m_pChannelAttrs…Some of the channel attributes are actually used to communicate and translate specific information across different channels. You will find that there are specific channel attributes that coincide with specific pipeline channels, so when in a specific channel, only those channel attributes are used and payed attention to. Modifying different channel attributes outside the scope of their given channel(s) usage, will have undefined behavior. But that’s not all conduits are for, as you’re discovering…conduits are also used to provide much more than just channel behavior, they also give you the ability to provide all kinds of additional and different functionality to the pipeline.
So when a viewport is updated it starts by giving the display pipeline its “display mode” or more specifically its “display attributes”. From there, the pipeline does the following (again, this is a very generalized overview):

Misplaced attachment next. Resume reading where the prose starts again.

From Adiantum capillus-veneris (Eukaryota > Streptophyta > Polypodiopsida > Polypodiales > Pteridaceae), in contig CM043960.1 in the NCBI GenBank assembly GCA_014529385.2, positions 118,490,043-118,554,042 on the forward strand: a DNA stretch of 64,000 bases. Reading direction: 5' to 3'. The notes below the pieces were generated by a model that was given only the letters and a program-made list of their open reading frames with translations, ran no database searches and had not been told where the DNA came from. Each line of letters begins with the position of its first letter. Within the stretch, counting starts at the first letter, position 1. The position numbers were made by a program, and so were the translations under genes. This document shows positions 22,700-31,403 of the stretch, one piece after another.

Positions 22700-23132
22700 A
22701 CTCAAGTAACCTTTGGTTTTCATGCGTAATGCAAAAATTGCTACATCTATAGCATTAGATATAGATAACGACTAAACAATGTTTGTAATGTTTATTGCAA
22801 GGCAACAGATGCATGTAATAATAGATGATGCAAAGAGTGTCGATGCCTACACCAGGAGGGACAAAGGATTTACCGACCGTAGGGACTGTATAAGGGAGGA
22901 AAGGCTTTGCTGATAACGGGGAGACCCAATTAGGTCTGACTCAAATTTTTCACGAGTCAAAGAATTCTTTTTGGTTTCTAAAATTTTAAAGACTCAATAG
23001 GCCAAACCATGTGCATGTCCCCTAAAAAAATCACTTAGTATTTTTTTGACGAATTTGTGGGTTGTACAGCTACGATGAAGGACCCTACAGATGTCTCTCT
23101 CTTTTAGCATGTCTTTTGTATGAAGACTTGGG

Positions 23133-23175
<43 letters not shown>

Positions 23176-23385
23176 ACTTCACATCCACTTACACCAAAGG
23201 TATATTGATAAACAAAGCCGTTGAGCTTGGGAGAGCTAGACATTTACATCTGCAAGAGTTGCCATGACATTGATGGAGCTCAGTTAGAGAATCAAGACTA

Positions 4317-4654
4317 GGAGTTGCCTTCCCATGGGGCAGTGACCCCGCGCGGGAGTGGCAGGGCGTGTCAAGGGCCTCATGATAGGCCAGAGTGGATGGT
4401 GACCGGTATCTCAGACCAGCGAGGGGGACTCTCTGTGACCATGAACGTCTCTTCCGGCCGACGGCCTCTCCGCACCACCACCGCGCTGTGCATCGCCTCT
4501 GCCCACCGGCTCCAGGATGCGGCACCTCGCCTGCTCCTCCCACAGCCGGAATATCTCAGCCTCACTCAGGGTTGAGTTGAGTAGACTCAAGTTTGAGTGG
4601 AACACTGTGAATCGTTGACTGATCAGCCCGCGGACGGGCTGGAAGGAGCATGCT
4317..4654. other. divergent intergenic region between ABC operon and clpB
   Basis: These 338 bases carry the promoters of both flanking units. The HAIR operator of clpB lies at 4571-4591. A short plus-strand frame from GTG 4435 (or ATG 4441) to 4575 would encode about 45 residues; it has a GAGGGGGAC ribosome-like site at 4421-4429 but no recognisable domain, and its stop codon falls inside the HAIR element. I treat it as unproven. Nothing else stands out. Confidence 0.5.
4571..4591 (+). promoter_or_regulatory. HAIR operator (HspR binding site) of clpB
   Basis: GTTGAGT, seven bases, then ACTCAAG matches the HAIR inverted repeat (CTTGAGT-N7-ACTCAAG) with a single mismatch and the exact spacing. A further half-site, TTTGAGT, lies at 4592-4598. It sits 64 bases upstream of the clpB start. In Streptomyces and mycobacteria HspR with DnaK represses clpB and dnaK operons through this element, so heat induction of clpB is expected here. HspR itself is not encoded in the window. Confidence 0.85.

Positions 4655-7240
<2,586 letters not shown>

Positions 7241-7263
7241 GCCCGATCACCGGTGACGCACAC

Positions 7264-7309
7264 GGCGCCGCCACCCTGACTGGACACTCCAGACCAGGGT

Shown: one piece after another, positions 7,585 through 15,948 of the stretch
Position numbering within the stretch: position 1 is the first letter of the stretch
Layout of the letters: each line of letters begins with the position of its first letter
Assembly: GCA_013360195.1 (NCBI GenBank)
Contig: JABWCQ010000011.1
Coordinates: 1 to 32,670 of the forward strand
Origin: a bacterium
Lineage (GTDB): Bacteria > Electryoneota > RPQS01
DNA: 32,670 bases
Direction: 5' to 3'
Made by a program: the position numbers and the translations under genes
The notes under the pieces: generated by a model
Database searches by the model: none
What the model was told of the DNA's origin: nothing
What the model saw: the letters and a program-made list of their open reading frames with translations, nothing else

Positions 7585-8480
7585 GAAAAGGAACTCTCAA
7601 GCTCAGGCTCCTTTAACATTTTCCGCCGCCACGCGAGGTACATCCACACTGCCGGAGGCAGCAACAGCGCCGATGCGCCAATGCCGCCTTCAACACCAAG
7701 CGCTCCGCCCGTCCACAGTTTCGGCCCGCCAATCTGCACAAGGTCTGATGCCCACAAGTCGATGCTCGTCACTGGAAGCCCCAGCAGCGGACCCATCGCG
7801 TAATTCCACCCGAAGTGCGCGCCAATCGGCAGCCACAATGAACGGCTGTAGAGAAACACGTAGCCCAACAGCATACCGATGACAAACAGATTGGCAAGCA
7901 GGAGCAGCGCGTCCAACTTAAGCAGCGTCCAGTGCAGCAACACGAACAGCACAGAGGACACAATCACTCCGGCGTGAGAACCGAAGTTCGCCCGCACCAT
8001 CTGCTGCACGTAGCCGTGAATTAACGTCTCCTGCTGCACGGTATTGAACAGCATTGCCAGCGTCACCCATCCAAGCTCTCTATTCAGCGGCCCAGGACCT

The pipeline is “opened”, and then the logical phases/channels are executed in the following order:
- Object culling
- Bounding box calculation
- Near and Far clipping plane setup and adjustments
- Viewport Frustum is defined and set
- The “lighting model” is setup and initialized
- The frame buffer is initialized and cleared
- The “background” is drawn
- The “middleground” is drawn (which is where all object drawing occurs)
- The “foreground” is drawn
- Post processing of the current frame buffer is performed
…the pipeline is then “closed”, and the resulting frame buffer is ready to be presented to whatever “device” currently initiated the draw…most of the time that will be the screen/monitor, but there are many other forms of output in Rhino to where the frame buffer can go.
As Rhino moves from channel to channel, both the channel attributes and the display attributes can and will change, depending on what is needed.
Given that, there are also some transient display attributes that exist in order to convey specific states at specific times. Note: These transient settings do not exist in the “Display Modes” (i.e. you as a user can’t set them), but they do exist within the same set of attributes and definition. An example of this would be the
m_isHighlighted attribute…that attribute can change from one second to the next depending on what is happening and what is currently “selected”, and it is part of